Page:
Wednesday, April 05, 2006

Academic 'Freedom'

When I ran across a web site proclaiming that it advocated academic freedom for students, my first thought was 'Oh God...' accompanied by a sinking feeling. Sure enough, the folks behind this web site (sorry no link to it -- they are too retarded) have no idea about academic freedom, nor the history of the doctrine (the AAUP do have some useful information on the background to this notion). The so-called 'students for academic freedom' (SfAF) web site appears to just be dedicated to furthering the agenda of various flavors of Right wing nut jobs. Amusingly, the site banner has the subtitle "You cannot get a good education if they're only telling you half the story." Apart from the objectionable contraction in this slogan, it also appears they have not noticed that it is also hard to get a good education if classes are disrupted by moronic frat boys who worship at the House of Dick Cheney (i.e. who these people appear to be).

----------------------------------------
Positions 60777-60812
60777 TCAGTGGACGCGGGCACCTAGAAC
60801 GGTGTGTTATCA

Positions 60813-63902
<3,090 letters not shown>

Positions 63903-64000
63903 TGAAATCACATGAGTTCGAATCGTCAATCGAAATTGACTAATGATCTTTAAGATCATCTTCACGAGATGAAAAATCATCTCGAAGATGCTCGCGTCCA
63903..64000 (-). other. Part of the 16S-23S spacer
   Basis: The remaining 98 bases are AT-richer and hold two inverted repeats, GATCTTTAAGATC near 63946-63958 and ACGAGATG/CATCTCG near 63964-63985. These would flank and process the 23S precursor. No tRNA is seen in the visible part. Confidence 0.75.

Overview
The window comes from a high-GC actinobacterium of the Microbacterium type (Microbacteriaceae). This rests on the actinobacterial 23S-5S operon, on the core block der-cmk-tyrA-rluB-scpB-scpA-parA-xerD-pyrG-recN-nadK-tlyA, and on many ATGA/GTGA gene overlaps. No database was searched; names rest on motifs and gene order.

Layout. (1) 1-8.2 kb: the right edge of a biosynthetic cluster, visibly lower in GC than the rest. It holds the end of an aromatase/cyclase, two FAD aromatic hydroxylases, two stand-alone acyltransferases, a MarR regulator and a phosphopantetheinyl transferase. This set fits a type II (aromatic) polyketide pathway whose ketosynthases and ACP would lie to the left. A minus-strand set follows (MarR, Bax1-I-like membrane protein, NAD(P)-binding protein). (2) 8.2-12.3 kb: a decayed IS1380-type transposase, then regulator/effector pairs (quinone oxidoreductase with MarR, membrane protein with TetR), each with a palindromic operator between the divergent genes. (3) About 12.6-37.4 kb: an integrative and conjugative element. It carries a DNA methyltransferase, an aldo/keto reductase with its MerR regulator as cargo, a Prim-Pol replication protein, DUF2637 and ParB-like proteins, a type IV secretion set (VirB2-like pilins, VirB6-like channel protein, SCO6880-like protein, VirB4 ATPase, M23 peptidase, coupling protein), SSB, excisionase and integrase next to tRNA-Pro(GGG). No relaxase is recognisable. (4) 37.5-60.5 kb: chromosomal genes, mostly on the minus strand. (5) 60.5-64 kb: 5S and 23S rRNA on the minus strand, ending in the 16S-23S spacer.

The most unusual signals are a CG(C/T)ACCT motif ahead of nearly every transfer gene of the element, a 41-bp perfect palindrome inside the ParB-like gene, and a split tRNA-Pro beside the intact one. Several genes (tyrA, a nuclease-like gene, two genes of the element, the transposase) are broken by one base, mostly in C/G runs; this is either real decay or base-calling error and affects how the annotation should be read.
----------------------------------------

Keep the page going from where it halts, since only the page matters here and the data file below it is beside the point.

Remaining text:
The premise behind this web site is that apparently all us professor types are pinko lefties who brainwash our students with our Marxist/Anarcho/Terrorist rhetoric. This, of course, is a complete load of bollocks, but why should this inconvenient fact stop their Psycho-Republican fun? Needless to say, one of the figures behind (or at least, one of the gurus of) these room temperature IQs (N.B. this ad hominem is intentional) is oxygen-thief David Horowitz. Horowitz has already attracted attention in the Blogosphere. According to his wikipedia entry, Horowitz has a mere Masters degree and has no recent connections with academia. Yet Horowitz has somehow managed to come up with a list of the '101 most dangerous professors', with an accompanying silly blog. I am, of course, deeply insulted at not being included on this list. All this activity by Horowitz is probably best explained by his being unable to gain a place in a Ph.D. program (this is a pure conjecture).